on-chip data lanes. In addition, we not only use one rotating
phase as shown in Fig. 12(a) [22], but three rotating phases, a
fixed distance apart (as seen in Fig. 12 (b)). The difference
between this circuit and a conventional VCO type circuit would
be the unlimited phase range due to three rotating phases and
the fact that the phases generated by the DLL are not synchro- Fig. 12. Phase Rotation Concept (a) from [22] (b)
nized to the data stream, although they have to be close to the The modified architecture

1879
finer resolutions with slower CMOS technologies, a phase- • Changing from the full-rate architecture to half-rate or
interpolator could be used. With the improvement in the speed quarter-rate architecture and having a multiplicity of flip-
of the technology, the entire design could be implemented using flops in the BBPD clocked by DLL generated phases. The
digital-style delay cells in the DLL with sufficient resolution. multiple phases would still keep rotating.
This requires the addition of some digital circuitry and
8.1. Simulation results would produce a DR architecture that is all-digital, and mea-
sures the eye-opening digitally with low power dissipation.
Matlab simulation results available at the time were
reported in [30]. In order to maintain continuity, we report the 9. Conclusions
comparison of the jitter tolerance for our version of the refer-
ence architecture and our modified architecture using the Mat- • Following the basic clock recovery concept behind a filter-
lab/Simulink platform. The number of clock phases is eight. type CDR circuit, a brief review of PLL-style 2x-oversam-
The phase update interval is 16 bits and the clock phases main- pling CDR architectures was presented. Several 3x-over-
tain a 0.25 UI separation. Fig. 13 shows that the two approaches sampling CDR architectures were reviewed including the
produce equivalent results for the jitter tolerance. A typical sim- eye-tracking, jitter-tolerant variable-oversampling and the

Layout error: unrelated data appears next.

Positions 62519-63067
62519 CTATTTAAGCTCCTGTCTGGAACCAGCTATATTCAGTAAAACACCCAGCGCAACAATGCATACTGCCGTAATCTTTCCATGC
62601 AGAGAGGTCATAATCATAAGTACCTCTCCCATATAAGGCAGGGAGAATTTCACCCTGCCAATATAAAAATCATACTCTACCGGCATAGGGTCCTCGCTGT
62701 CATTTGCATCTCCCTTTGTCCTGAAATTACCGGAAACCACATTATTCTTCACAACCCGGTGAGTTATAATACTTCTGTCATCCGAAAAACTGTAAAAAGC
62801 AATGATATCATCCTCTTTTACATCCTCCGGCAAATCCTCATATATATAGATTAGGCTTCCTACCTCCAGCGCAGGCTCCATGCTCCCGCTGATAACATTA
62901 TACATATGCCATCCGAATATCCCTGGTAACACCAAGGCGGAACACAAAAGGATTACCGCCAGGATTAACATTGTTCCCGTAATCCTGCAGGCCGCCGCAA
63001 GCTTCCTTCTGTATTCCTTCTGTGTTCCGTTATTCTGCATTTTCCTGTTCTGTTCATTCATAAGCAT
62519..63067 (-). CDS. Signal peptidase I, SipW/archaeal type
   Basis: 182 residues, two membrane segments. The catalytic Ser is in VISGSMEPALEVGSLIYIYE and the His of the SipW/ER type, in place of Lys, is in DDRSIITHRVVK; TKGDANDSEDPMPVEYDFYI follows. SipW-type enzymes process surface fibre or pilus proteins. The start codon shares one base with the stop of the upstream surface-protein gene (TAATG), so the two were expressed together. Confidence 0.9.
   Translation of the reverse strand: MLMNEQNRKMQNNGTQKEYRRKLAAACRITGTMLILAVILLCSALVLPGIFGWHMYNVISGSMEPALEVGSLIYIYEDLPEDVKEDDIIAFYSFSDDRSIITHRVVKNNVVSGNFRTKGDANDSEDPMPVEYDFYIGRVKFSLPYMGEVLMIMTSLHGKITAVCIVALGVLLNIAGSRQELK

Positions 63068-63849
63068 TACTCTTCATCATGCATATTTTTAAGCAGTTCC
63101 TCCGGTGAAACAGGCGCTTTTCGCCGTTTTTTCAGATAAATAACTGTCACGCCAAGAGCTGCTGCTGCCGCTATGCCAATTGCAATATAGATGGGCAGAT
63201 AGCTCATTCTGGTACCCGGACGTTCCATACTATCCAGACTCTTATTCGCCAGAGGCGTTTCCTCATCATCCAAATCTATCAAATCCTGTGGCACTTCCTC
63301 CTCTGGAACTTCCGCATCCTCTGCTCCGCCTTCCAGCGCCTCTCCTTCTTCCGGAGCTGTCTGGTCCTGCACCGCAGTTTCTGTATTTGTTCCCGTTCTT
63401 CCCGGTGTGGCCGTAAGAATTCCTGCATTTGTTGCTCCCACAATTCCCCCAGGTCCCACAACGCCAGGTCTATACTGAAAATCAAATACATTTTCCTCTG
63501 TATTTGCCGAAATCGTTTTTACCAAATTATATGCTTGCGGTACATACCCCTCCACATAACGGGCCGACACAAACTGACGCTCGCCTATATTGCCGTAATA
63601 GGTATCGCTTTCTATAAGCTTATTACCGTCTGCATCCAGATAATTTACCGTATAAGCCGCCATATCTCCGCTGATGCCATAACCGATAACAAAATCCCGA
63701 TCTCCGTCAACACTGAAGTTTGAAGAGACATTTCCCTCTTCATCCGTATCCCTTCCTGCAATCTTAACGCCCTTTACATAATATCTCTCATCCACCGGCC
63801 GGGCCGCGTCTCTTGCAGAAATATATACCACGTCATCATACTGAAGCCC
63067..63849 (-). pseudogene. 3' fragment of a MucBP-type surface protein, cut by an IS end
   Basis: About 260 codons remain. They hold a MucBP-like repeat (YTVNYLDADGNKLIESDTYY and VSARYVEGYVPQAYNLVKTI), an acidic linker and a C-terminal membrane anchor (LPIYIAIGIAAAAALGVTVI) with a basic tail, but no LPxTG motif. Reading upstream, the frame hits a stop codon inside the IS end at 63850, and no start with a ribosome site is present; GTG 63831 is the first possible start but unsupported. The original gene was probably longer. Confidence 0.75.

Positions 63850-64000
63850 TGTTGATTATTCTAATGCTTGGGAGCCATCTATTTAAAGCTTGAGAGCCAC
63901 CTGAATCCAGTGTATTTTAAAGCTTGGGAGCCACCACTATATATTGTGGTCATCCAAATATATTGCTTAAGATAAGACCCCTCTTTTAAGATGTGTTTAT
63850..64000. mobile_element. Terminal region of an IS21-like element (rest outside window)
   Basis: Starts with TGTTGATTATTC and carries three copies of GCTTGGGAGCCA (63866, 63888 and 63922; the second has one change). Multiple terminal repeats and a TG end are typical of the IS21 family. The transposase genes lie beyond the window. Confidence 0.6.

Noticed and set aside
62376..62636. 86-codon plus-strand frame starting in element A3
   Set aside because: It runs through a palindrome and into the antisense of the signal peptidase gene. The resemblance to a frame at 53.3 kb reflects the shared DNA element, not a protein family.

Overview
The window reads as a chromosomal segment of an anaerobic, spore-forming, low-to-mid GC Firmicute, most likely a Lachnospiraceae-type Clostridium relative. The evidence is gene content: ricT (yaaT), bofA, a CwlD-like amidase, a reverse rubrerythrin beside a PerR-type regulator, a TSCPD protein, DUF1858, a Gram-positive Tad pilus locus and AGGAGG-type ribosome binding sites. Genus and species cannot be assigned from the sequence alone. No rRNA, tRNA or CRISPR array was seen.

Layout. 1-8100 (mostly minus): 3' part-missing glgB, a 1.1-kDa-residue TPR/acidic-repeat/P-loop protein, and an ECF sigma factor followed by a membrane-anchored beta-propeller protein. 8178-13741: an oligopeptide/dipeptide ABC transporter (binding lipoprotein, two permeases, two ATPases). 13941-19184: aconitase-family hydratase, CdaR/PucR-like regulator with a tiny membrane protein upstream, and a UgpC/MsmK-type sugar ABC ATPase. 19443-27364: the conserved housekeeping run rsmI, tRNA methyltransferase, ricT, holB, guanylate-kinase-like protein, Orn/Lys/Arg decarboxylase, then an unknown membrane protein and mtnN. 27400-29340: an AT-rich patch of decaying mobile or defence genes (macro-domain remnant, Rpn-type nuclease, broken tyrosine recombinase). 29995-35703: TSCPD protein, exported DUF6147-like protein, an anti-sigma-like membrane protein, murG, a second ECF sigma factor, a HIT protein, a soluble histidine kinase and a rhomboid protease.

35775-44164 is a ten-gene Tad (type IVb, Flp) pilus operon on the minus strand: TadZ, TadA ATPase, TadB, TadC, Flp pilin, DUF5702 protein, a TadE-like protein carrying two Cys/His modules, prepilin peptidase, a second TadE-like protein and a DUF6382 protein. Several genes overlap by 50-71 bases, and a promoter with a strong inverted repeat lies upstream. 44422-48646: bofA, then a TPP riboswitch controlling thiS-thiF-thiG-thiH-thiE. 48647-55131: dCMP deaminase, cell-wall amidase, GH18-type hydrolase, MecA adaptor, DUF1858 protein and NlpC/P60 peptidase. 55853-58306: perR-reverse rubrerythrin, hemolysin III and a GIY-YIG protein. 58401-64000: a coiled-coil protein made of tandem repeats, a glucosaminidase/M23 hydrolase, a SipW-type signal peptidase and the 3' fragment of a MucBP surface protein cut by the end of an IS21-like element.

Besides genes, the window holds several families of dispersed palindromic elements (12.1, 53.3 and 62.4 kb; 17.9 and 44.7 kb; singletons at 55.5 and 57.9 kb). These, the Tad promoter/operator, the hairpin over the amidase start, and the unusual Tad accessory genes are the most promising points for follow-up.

ulation of 2 Ps is shown in Fig. 14 (5000 bits are not shown). blind oversampling architectures.
The DR circuit uses three clock phases, a fixed distance (0.25 • A modified architecture was presented that minimizes the
UI) apart and comfortably tracks a 0.5 MHz, 8.5 UI p-p jitter shifts in jitter tolerance performance of the eye-tracking
sinusoid as it recovers the NRZ data at 2.5 Gb/s. The simulation architecture using a 3XO architecture, with three rotating-
is self-explanatory, except that any spike reaching a +1 thresh-
old would have meant a bit error in Fig. 14(e) [30].

8.2. Future Research

If we take a closer look, the eye-tracking architecture and (a)


the jitter-tolerant variable-oversampling architecture can both
be merged using the modified architecture. One would have to
make two significant adjustments. These would be:
• The static distance between the early, center and late
phases could become dynamic, similar to the one presented (b)
in [17], limited by the available phase resolution from the
DLL circuitry. This would allow one to measure the eye-
opening digitally. This information can be used to control
equalizers in the overall SERDES architecture.
(c)

(d)

(e)

Fig. 14. Typical Simulation Results (a) Early Clock


Phase (b) Center Clock Phase (c) Late Clock Phase
Fig. 13. Jitter Tolerance Comparison: Reference (d) Amplitude of added sinusoidal jitter (e) Residual
Design vs Modified design Phase Error

1880
phases instead of one rotating phase, and utilizing a DLL- [15] J. Savoj, B. Razavi, “A 10-Gb/s CMOS clock and data recovery
based phase generator. circuit with a half-rate linear phase detector,” IEEE J. Solid-
State Circuits, vol. 36, no. 5, May 2001, pp. 761-768
• The two architectures were found equivalent with respect
[16] J. Savoj, B. Razavi, “A 10-Gb/s CMOS Clock and Data Recovery
to their jitter tolerance performance. Circuit with a half-rate binary Phase/Frequency Detector,” IEEE
• Some possibilities about work in progress were also men- J. Solid-State Circuits, vol. 38, no. 1, Jan. 2003, pp. 13-21
tioned. Current work is being done using the Verilog-A [17] S-H. Lee, M.-S. Hwang et al, “A 5-Gb/s 0.25-Pm CMOS Jitter-
platform, the added benefits of which will be described in Tolerant Variable-Interval Oversampling Clock/Data Recovery
another publication along with a pertinent comparison of Circuit,” IEEE J. Solid-State Circuits, vol. 37, no. 12, Dec.
the simulation results. 2002, pp. 1822-1830
[18] S-H. Lee, M.-S. Hwang et al, “A 5-Gb/s 0.25-Pm CMOS Jitter-
Tolerant Variable Interval Oversampling Clock/Data Recovery